Australia's high household debt level remains a financial and economic stability risk despite the country being one of the few that has a robust credit rating, according to Fitch Ratings. How is it managing this potential risk?
The country’s debt-to-income ratio, at 180%, is among the highest of Fitch’s AAA-rated nations. According to the ratings agency, this continues to be an economic and financial stability risk, particularly in the event of a sustained labour market or interest rate shock.
Still, recent factors are mitigating this risk. For instance, most mortgage holders have already finished their repayment holidays. The latest data from the Australian Banking Association showed that 91% of borrowers have already resumed repayments.
Anna Bligh, CEO of ABA, said while the year is going to be tough as banks starts to call loans in and as other economic stimulus packages end, borrowers are not "going to fall off a cliff".
"Their banks will be working with them. For some people, in some circumstances, they may get another small period of deferral. Others may be expected to pay something, but not everything," she said in an ABC radio interview. "Banks are now in a much stronger position should we see any second round or third round of economic downturn."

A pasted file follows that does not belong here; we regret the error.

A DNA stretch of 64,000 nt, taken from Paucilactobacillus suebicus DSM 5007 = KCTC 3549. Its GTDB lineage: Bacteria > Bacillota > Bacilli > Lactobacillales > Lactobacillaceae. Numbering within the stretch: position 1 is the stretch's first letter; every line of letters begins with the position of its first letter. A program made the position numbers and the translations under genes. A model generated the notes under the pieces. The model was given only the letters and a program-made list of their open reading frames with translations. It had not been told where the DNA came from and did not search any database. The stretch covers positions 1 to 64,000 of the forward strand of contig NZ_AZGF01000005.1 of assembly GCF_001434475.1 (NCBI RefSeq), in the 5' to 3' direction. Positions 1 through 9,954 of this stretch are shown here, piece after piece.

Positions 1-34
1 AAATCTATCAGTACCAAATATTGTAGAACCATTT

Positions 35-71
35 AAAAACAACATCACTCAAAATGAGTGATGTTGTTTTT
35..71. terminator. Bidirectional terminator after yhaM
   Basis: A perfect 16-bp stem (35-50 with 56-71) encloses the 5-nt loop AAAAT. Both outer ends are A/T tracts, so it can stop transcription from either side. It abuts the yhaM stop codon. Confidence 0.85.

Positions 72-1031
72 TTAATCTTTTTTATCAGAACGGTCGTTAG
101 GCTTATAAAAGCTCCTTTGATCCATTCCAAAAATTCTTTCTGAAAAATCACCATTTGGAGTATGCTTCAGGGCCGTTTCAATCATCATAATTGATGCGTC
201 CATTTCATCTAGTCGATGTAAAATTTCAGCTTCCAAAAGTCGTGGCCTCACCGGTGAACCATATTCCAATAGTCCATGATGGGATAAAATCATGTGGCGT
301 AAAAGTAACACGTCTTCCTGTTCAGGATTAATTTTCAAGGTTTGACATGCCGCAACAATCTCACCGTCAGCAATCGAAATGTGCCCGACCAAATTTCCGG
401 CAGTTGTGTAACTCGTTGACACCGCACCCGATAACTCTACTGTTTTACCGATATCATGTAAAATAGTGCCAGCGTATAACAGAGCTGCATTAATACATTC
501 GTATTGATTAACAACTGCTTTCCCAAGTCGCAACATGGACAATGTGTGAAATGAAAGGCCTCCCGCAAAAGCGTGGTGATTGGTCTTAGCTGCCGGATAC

Another crucial factor that helps mitigate the financial and economic risks of high household debt level is the strategy of some borrowers when it comes to handling their mortgages.
"Households also further built-up mortgage offset and redraw accounts during 2020," Fitch Ratings said.
The low-interest rate environment also provides a huge boost, particularly in the capacity of borrowers to service their debts. However, Fitch Ratings said the cheap cost of debt could also potentially drive house prices and debt levels up.
Overall, Fitch Ratings said Australia's AAA rating reflects its "strong institutions and effective policy framework", which helped it weather the economic impacts of the COVID-19 pandemic.
"We forecast the economy to expand by 3.8% in 2021 and 2.7% in 2022, driven by robust consumption as households draw down high accumulated savings from government relief measures," Fitch Ratings said.